retail news in context, analysis with attitude

by Kevin Coupe

The next generation of shoppers may be considerably smaller than the last one.

Axiosreports that "there are 1.1 million fewer children living in the U.S. today than at the start of the last decade … Even after a numerical decline in the 1970s, children still made up 28% of the total 1980 population. In 2019, kids only made up 22% of the total population."

The story goes on: "While the child population decreased, the adult population grew by 8.8% in the 2010s, according to an analysis of Census data by Brookings’ William Frey. The child population had grown the previous three decades."

Axios says that the states with the largest share of their populations under 18 ate Utah, Texas, Idaho, Nebraska, and Alaska, while those with the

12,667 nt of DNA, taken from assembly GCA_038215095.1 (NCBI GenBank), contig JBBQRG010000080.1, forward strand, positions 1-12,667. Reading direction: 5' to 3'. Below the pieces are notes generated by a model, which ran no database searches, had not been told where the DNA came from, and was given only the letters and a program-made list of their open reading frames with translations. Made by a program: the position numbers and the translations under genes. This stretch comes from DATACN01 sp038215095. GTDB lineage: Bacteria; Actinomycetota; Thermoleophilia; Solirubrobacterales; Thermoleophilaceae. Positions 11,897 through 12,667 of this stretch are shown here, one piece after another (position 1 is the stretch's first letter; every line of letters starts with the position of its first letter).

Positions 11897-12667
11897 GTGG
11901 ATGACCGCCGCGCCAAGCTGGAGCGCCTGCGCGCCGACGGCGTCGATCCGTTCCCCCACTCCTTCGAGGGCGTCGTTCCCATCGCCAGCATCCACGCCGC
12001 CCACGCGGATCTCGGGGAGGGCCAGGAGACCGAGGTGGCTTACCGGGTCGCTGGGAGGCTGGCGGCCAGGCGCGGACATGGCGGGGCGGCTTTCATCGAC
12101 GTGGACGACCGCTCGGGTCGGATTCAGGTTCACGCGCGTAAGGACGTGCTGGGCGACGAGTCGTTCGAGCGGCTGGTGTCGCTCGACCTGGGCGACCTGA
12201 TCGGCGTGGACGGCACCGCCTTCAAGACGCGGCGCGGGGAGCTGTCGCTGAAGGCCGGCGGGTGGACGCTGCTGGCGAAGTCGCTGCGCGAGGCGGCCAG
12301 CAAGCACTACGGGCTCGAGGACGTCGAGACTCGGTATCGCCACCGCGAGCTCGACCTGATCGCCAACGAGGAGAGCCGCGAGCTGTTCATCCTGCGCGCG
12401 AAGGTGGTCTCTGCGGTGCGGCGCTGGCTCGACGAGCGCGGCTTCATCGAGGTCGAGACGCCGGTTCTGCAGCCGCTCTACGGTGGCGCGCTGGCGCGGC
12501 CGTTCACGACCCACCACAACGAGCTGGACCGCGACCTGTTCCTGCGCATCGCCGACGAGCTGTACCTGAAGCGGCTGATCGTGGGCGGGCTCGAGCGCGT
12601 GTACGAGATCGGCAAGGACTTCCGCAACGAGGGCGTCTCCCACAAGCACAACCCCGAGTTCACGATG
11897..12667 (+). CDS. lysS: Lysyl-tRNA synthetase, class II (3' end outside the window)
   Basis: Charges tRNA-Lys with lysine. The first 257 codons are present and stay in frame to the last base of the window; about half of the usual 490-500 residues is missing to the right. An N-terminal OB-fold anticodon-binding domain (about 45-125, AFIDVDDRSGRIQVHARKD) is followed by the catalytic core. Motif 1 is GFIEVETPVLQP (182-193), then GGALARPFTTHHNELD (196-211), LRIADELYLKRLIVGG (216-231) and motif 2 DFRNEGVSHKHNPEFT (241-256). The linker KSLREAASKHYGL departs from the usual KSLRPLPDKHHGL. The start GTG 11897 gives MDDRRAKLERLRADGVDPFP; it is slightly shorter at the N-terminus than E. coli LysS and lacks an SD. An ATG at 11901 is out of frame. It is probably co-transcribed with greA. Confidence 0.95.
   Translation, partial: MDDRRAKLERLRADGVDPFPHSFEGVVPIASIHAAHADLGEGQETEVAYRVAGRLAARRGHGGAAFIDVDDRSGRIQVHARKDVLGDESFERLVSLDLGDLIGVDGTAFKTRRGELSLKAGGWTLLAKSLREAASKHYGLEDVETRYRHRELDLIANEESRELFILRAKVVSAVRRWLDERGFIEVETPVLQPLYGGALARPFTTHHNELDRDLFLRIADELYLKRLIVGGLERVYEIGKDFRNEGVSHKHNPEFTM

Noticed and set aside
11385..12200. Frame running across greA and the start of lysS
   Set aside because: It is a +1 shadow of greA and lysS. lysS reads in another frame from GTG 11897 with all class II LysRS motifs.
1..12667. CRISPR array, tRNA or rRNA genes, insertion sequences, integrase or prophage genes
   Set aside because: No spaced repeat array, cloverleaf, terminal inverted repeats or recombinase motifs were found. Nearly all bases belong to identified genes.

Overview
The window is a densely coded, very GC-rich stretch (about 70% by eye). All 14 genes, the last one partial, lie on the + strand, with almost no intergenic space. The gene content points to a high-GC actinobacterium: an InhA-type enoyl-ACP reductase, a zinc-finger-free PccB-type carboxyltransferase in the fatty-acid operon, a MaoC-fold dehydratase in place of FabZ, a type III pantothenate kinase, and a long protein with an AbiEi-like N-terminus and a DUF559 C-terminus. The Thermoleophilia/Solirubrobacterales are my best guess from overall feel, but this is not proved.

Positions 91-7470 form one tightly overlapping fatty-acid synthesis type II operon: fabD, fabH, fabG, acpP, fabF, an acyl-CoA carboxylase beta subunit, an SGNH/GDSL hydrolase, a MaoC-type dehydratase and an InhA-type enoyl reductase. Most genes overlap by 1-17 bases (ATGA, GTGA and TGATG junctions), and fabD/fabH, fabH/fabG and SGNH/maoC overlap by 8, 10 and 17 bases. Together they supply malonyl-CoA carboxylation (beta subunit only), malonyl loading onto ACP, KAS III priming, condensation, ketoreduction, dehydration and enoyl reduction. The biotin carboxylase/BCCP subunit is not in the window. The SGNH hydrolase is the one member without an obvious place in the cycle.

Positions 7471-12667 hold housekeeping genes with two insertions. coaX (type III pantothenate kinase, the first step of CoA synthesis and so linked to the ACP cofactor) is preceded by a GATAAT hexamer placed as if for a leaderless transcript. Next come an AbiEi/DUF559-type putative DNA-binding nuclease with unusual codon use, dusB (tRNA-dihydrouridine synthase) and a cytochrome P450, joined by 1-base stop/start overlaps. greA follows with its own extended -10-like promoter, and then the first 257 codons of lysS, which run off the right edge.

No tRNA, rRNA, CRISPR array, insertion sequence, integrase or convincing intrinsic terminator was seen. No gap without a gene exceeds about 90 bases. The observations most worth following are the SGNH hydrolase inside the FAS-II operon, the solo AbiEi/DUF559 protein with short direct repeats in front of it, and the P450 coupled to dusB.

smallest share of their populations under 18 are Washington, DC, Vermont, Maine, New Hampshire and Rhode Island.

Frey tells Axios, "This isn't the first decade of child population decline. But it ushers in a period when adult growth will continue to dwarf child growth as the population ages and proportionately fewer women are in their childbearing ages."

Which means that retailers will have some adjusting to do … it already has been established that young people are getting married later, having fewer children, moving to more urban environments (or suburban settings designed to mimic urban neighborhoods), living in smaller homes with less storage space and maybe not even owning their own cars … raising questions about the long-term viability of stores designed to cater to a very different core demographic.

These Eye-Opening stats suggest that certain categories - like baby diapers - may be less robust in the near future than others - like adult diapers.
KC's View: